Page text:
My name is Vicky, and I’m a senior at Desoto High School. I’m passionate about the visual arts and oftentimes spend my days listening to k-pop music. Here’s a recap of my month-long road trip:
From East Coast to West Coast, I rediscovered America this past month. What started as a ride down to Austin for a business program ended as a journey through the United States - all in the backseat of a car. Although I didn’t personally drive through the crowded cities, I watched anxiously in the backseat as the driver maneuvered through various close calls in the city.
I hadn’t been to New York in years, so travelling through the state felt like a completely new experience. Hours of cruising past meadows and Gothic architecture ultimately led us to the concrete jungle of New York City. We were greeted by honking and the smell of exhaust fumes when we first stepped into the dazzling lights of Times Square that lit up the night sky. NYC brought surprises to this suburban traveler, even though I visit Hong Kong every other year. In New York, parking is always a pain. You have to pay parking meters wherever you go. Pedestrians always have to be on the lookout for cars trying to go when it’s not their turn. I even saw a driver madly honking at a pedestrian, who simply thrusted his finger at the lit up pedestrian light, emphasizing that it was his turn. Food stands met us at every corner, and people were bustling in and out of buildings, each on their own schedule. By touring the different subsections of New York, we found that the state is a mix of cultures with Koreatown on one end and a Little Italy on the other.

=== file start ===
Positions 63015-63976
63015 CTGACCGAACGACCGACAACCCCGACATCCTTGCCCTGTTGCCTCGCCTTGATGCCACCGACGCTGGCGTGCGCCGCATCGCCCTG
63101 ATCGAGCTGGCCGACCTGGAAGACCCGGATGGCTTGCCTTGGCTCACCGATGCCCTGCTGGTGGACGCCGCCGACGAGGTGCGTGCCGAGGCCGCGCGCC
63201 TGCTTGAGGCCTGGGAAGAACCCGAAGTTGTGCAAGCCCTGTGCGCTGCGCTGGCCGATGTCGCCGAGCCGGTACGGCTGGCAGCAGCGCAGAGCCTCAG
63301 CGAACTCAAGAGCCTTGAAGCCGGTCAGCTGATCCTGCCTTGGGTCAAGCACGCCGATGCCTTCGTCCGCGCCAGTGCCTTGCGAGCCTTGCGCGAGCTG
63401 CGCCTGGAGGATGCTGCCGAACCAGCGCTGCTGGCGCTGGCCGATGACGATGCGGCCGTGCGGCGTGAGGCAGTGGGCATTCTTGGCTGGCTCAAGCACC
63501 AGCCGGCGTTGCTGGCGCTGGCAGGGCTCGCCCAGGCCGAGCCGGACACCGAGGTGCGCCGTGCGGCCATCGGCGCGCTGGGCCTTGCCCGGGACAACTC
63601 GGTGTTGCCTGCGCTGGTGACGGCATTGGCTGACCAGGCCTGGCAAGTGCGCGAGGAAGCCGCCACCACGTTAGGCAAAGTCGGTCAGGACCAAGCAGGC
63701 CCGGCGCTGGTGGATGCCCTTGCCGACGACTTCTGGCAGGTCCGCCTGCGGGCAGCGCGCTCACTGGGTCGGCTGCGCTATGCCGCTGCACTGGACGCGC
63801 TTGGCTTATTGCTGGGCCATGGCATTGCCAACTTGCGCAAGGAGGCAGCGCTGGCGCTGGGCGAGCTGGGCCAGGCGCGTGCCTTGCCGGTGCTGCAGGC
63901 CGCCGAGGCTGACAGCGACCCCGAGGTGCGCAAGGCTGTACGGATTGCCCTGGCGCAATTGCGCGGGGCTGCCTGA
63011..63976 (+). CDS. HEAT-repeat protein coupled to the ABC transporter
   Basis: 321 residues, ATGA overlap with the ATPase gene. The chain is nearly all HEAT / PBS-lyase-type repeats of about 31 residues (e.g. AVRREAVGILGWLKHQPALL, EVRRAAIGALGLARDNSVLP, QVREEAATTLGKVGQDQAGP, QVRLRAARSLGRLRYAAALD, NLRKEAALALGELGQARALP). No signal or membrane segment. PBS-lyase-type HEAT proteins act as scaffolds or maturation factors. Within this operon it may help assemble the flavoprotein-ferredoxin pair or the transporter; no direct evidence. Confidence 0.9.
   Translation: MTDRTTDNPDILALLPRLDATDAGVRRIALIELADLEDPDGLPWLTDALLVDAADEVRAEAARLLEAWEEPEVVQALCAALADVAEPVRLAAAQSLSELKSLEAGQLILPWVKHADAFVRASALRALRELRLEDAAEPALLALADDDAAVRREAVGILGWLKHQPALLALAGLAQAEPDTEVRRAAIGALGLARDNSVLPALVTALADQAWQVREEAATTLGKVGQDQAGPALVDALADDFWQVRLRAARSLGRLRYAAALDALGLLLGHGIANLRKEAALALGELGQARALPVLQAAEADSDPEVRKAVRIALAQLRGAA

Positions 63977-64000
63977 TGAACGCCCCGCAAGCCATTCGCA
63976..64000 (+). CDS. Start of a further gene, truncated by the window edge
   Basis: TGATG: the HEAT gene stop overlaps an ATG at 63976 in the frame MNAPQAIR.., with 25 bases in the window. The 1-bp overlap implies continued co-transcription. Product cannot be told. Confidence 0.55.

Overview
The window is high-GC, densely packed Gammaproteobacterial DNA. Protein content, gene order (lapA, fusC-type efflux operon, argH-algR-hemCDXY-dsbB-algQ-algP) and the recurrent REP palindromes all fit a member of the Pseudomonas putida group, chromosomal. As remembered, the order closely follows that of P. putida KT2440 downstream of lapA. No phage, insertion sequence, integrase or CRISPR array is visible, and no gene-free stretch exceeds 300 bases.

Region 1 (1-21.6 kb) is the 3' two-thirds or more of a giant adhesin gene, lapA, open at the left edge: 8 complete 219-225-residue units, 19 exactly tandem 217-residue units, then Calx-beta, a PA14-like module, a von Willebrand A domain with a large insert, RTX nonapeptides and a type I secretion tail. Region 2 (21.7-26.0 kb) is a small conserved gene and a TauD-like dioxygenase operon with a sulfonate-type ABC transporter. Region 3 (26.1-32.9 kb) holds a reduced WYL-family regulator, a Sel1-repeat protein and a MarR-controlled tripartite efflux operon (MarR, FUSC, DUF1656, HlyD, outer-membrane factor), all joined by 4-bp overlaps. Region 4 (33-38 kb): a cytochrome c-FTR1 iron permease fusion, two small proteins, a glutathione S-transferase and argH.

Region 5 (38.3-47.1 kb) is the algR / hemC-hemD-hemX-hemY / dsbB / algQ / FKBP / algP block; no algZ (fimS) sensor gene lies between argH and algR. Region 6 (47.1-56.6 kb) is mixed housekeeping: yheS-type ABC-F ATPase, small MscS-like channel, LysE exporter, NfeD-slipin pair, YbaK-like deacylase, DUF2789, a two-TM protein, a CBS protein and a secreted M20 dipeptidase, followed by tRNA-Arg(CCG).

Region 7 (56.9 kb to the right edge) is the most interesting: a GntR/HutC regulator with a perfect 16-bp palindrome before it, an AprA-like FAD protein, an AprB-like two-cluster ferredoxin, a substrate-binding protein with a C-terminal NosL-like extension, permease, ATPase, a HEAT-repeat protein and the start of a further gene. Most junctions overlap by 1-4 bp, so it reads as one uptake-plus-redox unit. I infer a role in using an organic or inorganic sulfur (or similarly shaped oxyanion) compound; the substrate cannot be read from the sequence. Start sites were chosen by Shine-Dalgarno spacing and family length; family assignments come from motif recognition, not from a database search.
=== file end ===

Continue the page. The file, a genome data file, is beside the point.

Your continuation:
We explored the landmarks of the U.S. on the East Coast. We weathered hailstorms in Kansas under a tornado warning and dust storms in Nevada. We winded around mountains in Yellowstone, exploring the very features that bring in tourists from all over the world. The national park was immense, from the mud volcanoes to the hot springs surrounded by bison. After that was a visit to San Francisco, which was almost a mini New York, but the drivers were less impatient. There was definitely less honking, but the air was still tense with drivers rushing through the city. We visited Fisherman’s Wharf, whose sky was lit up with colorful balloons and giant, luminescent bubbles. A cascade of multicolored boats filled the pier as we circled around Alcatraz Island and the Golden Gate Bridge. Soon after California, Nevada welcomed us. I thought I knew heat until I went to Nevada and Southern California.
Death Valley stretched across the land for ages until the flashing neon lights of Vegas approached. For a person who’s under 21, Las Vegas still offered plenty of fun. After walking through the casino-centered hotels and Canal Shoppes and riding the nation’s tallest Ferris wheel, I emerged from the city in a dreamlike state. Just like New York, Vegas offered a multitude of cultures from its imitation of the Eiffel Tower to Caesar’s Palace.
I thought I knew the U.S. before this trip, but I realize that, after living here my whole life, there’s still so much to learn, especially about driving practices in different states. Most roads aren’t as vast as the ones in Texas, and driving courtesy varies from state to state. Of course, maybe the drivers would have been more patient and respectful if they had gone through a program like Aceable. ;-)